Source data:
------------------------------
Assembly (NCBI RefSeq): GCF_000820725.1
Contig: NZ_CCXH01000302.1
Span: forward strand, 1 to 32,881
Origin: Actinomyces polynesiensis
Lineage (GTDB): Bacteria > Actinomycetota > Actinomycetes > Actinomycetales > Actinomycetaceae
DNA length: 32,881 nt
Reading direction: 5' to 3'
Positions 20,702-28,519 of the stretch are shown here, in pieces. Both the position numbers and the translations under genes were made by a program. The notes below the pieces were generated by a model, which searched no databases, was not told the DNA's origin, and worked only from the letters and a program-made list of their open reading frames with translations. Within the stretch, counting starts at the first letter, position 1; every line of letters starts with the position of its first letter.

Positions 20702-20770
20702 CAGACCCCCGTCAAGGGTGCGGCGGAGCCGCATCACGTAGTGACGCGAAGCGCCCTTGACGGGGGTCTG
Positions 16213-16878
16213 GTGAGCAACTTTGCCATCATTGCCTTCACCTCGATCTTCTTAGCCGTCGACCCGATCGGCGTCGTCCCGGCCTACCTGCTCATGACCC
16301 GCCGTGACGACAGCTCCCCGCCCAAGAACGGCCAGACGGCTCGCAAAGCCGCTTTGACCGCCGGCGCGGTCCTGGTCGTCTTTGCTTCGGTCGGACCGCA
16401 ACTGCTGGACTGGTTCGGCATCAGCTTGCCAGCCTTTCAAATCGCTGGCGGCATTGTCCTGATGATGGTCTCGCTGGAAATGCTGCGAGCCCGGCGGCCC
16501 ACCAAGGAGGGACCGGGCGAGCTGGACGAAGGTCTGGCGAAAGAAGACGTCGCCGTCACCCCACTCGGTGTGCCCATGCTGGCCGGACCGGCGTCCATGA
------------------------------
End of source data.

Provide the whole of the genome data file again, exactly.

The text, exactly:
Assembly (NCBI RefSeq): GCF_000820725.1
Contig: NZ_CCXH01000302.1
Span: forward strand, 1 to 32,881
Origin: Actinomyces polynesiensis
Lineage (GTDB): Bacteria > Actinomycetota > Actinomycetes > Actinomycetales > Actinomycetaceae
DNA length: 32,881 nt
Reading direction: 5' to 3'
Positions 20,702-28,519 of the stretch are shown here, in pieces. Both the position numbers and the translations under genes were made by a program. The notes below the pieces were generated by a model, which searched no databases, was not told the DNA's origin, and worked only from the letters and a program-made list of their open reading frames with translations. Within the stretch, counting starts at the first letter, position 1; every line of letters starts with the position of its first letter.

Positions 20702-20770
20702 CAGACCCCCGTCAAGGGTGCGGCGGAGCCGCATCACGTAGTGACGCGAAGCGCCCTTGACGGGGGTCTG
Positions 16213-16878
16213 GTGAGCAACTTTGCCATCATTGCCTTCACCTCGATCTTCTTAGCCGTCGACCCGATCGGCGTCGTCCCGGCCTACCTGCTCATGACCC
16301 GCCGTGACGACAGCTCCCCGCCCAAGAACGGCCAGACGGCTCGCAAAGCCGCTTTGACCGCCGGCGCGGTCCTGGTCGTCTTTGCTTCGGTCGGACCGCA
16401 ACTGCTGGACTGGTTCGGCATCAGCTTGCCAGCCTTTCAAATCGCTGGCGGCATTGTCCTGATGATGGTCTCGCTGGAAATGCTGCGAGCCCGGCGGCCC
16501 ACCAAGGAGGGACCGGGCGAGCTGGACGAAGGTCTGGCGAAAGAAGACGTCGCCGTCACCCCACTCGGTGTGCCCATGCTGGCCGGACCGGCGTCCATGA